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Jan 23, 2019
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The life of Marjaree Mason lives on

Marjaree Mason Center keeps the memory of former Fresno State student alive for more than 30 years by giving victims of domestic violence support and refuge


Kyle Lower/The Collegian

The Marjaree Mason Center has been an active domestic violence shelter since 1979 after the death of Fresno State student Marjaree Mason in November 1978. The MMC was founded and named in her honor after the approval of her parents.

Marjaree Mason attended Fresno State in 1978 as a business administration major. Her life was cut short at 36 years old when her ex-boyfriend kidnapped, raped and murdered her in his home.

Robert Tillman, a 26-year-old Fresno County sheriff’s deputy, kidnapped and raped Mason six days before her death.

According to the Marjaree Mason Center website, that Wednesday morning started a series of events including Mason confiding in friends, going to the Valley Medical Center and reporting the incident, and being advised by investigators to stay away from her Easton home.

Mason was found dead Monday morning with a pair of handcuffs on one wrist and another pair on one ankle. Tillman shot Mason three times in the head before turning the fourth bullet on himself.

The Women’s Resource Center on campus has been hosting and planning events throughout the year to help benefit local organizations like the MMC.

Women’s Resource Coordinator Jenny Whyte said one event is the annual Domestic Violence Awareness Night hosted by the Fresno State women’s softball team on April 16.

“Prior to the game, the Violence Prevention Project hosts ‘Walk a Mile in Her Shoes,’ an event that focuses on men taking part in the campaign to end violence against women,” Whyte said. “The men don high heels, walk across campus and are invited onto the field before the game starts.”

Whyte said announcers provide statistics throughout the game to educate fans in attendence about domestic violence.

“The Violence Prevention Project and the Marjaree Mason Center are present at the game to provide information and to receive donations,” Whyte said.

The WRC will also be hosting the Vagina Monologues, an annual event that will take place on April 26. A portion of proceeds from the Vagina Monologues will go to the MMC.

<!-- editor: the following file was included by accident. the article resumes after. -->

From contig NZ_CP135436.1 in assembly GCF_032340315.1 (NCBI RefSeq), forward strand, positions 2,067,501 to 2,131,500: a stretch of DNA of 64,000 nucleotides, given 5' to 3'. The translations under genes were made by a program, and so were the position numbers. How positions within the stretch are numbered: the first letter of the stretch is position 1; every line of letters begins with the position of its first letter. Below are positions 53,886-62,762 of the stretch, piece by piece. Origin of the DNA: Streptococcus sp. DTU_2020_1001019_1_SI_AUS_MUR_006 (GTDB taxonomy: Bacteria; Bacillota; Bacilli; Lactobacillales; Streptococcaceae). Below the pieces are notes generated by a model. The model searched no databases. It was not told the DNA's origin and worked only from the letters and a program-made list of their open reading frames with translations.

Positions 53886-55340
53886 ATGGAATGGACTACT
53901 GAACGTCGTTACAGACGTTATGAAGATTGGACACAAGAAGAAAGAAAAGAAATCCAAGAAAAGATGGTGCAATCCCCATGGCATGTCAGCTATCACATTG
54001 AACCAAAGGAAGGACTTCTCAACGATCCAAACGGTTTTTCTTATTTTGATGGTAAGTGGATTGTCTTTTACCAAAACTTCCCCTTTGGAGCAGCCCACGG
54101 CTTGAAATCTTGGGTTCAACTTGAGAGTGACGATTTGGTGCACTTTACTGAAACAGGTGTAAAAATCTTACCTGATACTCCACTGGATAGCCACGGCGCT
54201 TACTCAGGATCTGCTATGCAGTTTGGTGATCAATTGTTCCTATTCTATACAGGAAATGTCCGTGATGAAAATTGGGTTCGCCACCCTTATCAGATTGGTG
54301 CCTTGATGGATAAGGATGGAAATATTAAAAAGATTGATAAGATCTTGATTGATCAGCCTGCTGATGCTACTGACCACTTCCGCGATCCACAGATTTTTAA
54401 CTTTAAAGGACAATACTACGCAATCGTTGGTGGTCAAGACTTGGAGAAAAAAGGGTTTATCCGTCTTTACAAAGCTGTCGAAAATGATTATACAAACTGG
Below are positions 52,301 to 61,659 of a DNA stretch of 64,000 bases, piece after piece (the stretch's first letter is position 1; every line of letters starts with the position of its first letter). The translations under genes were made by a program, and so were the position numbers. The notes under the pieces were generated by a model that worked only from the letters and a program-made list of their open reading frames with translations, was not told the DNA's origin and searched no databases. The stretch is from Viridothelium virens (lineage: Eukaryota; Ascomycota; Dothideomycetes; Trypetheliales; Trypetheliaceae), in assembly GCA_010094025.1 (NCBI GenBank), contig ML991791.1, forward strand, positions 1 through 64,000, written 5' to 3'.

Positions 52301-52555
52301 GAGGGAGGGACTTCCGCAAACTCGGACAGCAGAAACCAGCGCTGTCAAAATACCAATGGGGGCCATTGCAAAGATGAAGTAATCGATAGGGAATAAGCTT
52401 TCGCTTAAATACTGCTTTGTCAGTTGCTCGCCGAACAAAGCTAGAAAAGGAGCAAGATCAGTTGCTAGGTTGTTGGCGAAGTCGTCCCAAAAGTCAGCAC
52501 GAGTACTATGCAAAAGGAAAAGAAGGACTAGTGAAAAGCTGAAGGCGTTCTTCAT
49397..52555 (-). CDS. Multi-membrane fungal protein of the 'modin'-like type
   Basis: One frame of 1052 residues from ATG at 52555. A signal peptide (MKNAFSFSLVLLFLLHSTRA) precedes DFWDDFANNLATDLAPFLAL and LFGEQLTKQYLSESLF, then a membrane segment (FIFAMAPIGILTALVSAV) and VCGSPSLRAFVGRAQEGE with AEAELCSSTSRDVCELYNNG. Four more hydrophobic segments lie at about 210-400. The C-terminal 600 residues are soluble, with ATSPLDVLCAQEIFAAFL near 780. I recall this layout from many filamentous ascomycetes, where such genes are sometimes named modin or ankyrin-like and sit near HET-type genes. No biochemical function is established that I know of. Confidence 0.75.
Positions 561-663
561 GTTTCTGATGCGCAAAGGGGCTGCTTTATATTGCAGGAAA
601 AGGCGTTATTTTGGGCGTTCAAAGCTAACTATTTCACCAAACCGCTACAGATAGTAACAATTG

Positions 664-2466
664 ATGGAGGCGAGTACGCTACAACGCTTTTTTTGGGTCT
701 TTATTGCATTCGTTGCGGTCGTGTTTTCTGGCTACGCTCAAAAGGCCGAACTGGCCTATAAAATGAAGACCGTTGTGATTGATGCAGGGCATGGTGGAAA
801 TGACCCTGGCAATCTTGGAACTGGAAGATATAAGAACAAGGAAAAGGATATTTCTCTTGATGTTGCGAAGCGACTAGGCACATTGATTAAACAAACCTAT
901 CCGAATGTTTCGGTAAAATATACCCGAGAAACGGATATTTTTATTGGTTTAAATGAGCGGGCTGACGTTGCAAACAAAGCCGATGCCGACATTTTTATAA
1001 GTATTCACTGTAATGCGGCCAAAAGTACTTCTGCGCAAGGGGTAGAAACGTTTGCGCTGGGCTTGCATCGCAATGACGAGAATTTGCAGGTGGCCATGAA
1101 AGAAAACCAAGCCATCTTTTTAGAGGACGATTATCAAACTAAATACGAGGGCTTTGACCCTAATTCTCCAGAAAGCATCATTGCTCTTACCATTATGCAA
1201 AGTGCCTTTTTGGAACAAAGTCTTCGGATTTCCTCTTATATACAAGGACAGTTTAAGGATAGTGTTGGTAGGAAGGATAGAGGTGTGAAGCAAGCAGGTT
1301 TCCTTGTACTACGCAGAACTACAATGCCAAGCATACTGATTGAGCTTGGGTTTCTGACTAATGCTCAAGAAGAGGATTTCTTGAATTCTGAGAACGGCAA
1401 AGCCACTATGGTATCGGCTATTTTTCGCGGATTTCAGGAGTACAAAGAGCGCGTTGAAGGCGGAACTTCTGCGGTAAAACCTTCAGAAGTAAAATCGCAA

Whyte said P.O.W.E.R., the women’s studies student club, has led the Vagina Monologue for the past several years.

“As part of V-Day, all proceeds must go to organizations that provide services to women who are victims of violence,” Whyte said. “The organizers have selected the Marjaree Mason Center as well as the Women’s Resource Center’s Violence Prevention Project to receive these proceeds the last couple of years.”

Whyte said she believes the total proceeds exceeded $5,000 last year.

The WRC and the MMC presented two informational workshops two weeks ago in honor of February being Teen Dating Violence Awareness and Prevention Month.

Jesse Rosales, kNOw More program coordinator, spoke at both workshops. Peer counselors were on-hand for questions and concerns. The kNOw More Program started as a teen relationship abuse prevention program that reaches out to more than 15 high schools and 10 intermediate schools in Fresno County.

Rosales discussed two main points: red flags, warning signs of abuse; and “That’s Not Cool” technology abuse.

Local businesses like Swiggs Bar and Sports gave a helping hand to the Marjaree Mason Center on Feb. 18, Random Acts of Kindness Day. Customers received a free serving of Vamp Fries and 10 percent off their total food bill by bringing in a MMC wish list item.

Items on the MMC wish list include pillows, plastic hangers, cooking utensils, standing fans, cribs, baby bottles, disposable wipes, books, office supplies and more.

Whyte said another way the WRC and the MMC collaborate is through the Campus and Community Response Team. She said that the CCRT is a group of people who come together to discuss issues concerning violence against women, best practices, changes in policy and more.

Justin Red, director of communications, said the employees at the MMC summarize the multiple services into four main categories: crisis support, legal assistance, counseling for adults and children, and shelter services.

Most of the services are offered at no cost to victims of domestic violence.

An emergency shelter is available 24-hours a day, seven days a week. The emergency shelter has 93 beds and 40 rooms. A 23-bed transitional shelter is available for women and children who need a longer length of stay.

Domestic violence is a term commonly misunderstood. Red said people tend to think of domestic violence as intimate partner violence, but it can also be abuse between partners who are no longer intimate, like ex-lovers.

“It is basically a cycle of power and control in a relationship where one partner is trying to control another partner,” Red said. “It doesn’t have to be just physical violence.”

Domestic violence can occur between men and men, women and women or more commonly, men and women.

“There is no sex barrier,” Red said.

Red said domestic violence includes emotional abuse, financial abuse, sexual abuse, verbal and pressure through verbal or written threats. He said domestic violence could be a situation as simple as someone constantly keeping tabs on a partner 24 hours a day.

Women’s “Herstory” Month has just started this month and will carry forward for another four weeks. The long-lasting relationship between the MMC and the WRC will continue to grow with the support of the community.

“MMC and the WRC provide joint trainings and make referrals to each other,” Whyte said. “Our working relationship has been longstanding and remains strong, all in an effort to provide the best possible services to our clients.”

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